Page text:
On World Hunger Day, Caritas International urges sustainable long-term solutions to avoid the risks of an unprecedented food crisis – the world

On World Hunger Day (28 May), Caritas International condemns the dramatic rise in hunger rates due to the climate crisis, the impact of COVID-19 and conflicts, and especially highlighting how the war in Ukraine has devastating consequences for the entire world, particularly with regard to insecurity food.

Therefore, Caritas calls on governments and key stakeholders to get involved at all levels and urges the implementation of sustainable recovery strategies that rely on addressing the impacts of climate change and conflict in order to enhance the resilience of the food supply chain and avoid hunger spikes.

About 276 million people worldwide face acute food insecurity, while 811 million people still sleep on an empty stomach. Across the Sahel and the Horn of Africa, millions of people are facing drought and famine, and an estimated 15-16 million people across Ethiopia, Kenya and Somalia are in need of immediate food aid due to drought. In Venezuela, where the rate of child malnutrition rose to 26 percent during the COVID-19 pandemic, 9.3 million people are food insecure, and 96 percent of the population lives in poverty, on less than $3 a day. In Syria, more than 55% of the population is food insecure. The number of malnourished Syrian children – more than 6.5 million – has risen by seven percent in the past year alone.

Caritas implements a number of community-led programs and initiatives around the world, particularly in the Global South, to address the relationship between multiple drivers of hunger, including poverty, social and political instability, war, access to decent work opportunities, injustice and climate change.

Local and national caritas have trained farmers in agroecology, and the growth of local community economies to help deal with factors that undermine food security and social cohesion. For example, in Burkina Faso, to help more than 2.2 million people suffering from hunger due to conflict and extreme weather conditions, Caritas Burkina Faso is providing affected people with food and access to social and economic services to promote inclusion. LC also facilitates access to information and services for smallholders and other value chain actors in order to improve the production and processing of sustainable products and nutritious foods.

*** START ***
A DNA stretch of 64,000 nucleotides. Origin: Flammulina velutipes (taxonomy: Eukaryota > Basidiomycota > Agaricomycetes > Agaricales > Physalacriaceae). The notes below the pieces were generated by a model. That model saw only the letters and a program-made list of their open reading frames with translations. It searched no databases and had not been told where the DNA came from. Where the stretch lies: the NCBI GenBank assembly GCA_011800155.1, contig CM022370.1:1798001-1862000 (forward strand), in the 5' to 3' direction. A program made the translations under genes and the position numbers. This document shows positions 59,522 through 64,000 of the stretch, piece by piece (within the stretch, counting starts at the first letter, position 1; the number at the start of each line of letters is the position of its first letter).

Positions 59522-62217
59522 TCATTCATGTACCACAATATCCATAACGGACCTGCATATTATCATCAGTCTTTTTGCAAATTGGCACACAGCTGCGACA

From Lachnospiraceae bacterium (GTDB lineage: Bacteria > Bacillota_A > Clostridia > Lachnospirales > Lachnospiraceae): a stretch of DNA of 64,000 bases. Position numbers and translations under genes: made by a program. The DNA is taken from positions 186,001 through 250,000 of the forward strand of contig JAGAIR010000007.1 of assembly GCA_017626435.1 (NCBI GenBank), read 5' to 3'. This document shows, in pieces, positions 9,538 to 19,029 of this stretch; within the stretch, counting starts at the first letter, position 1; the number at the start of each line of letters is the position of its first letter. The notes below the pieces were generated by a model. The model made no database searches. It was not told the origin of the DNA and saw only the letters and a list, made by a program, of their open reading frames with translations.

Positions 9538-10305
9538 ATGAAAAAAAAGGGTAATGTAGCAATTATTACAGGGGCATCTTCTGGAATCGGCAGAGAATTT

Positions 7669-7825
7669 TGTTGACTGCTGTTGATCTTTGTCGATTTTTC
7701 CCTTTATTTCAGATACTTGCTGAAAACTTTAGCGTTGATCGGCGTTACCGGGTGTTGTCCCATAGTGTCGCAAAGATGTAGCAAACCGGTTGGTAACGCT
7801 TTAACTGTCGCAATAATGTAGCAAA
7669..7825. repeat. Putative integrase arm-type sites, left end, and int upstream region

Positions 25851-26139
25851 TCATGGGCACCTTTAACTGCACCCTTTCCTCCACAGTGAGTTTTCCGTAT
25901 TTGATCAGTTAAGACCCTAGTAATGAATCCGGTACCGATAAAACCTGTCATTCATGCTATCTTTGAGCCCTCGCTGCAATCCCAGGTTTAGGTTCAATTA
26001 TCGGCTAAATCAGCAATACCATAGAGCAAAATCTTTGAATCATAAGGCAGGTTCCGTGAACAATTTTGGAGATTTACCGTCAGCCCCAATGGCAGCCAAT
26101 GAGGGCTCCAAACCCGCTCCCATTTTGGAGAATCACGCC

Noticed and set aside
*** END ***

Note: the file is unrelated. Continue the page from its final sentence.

In the Rohingya camps in Bangladesh, Caritas has helped organize and support a number of microfinance initiatives such as community kitchen garden projects, fisheries, and beehives, as well as pig and goat farming.

“To avert the imminent danger of an unprecedented global food crisis, there is an urgent need for long-term sustainable solutions and political will and determination, addressing the roots of our unfair food system that is causing hunger,” said Caritas International Secretary-General, Aloysius John. It also highlights the central role that local communities can play in bringing about change and overcoming issues related to food security and hunger in the world. “It is possible to achieve a Zero Hunger world provided that people are motivated and encouraged to become active players in food production,” he adds.

In his encyclical Fratelli Totti, Pope Francis highlights that “[…] Millions of people suffer and die of starvation. At the same time, tons of food is thrown away. This constitutes a real scandal. Hunger is a crime. Food is an inalienable right.” Recalling these words, on World Hunger Day, CI urges world leaders and policy makers to:

Allocate more funds to programs that enhance community resilience in the long term in order to address the various drivers of hunger, including conflict, environmental degradation and poor governance.

Promote inclusive and transparent policy dialogues on the structural drivers of hunger. This response must be coordinated to provide assistance to local structural systems.

– Give priority to programs that holistically support the poorest and marginalized, including small farmers, and include the rights of the poor in all discussions. It is also critical to include the meaningful participation of domestic producers and consumers, particularly women, who are responsible for 60-80% of food production in developing countries, in policy making and implementation at local levels.

– Encouraging the adoption of sustainable practices in the food system, and the expansion of ecological and sustainable agriculture. Investing in the transformation of food systems, particularly in agroecology, can make countries more resilient to geopolitical shocks that accelerate hunger.

– Implement sustainable recovery strategies that build on addressing the impacts of climate change and conflict in order to enhance the resilience of the food supply chain and avoid rising hunger.

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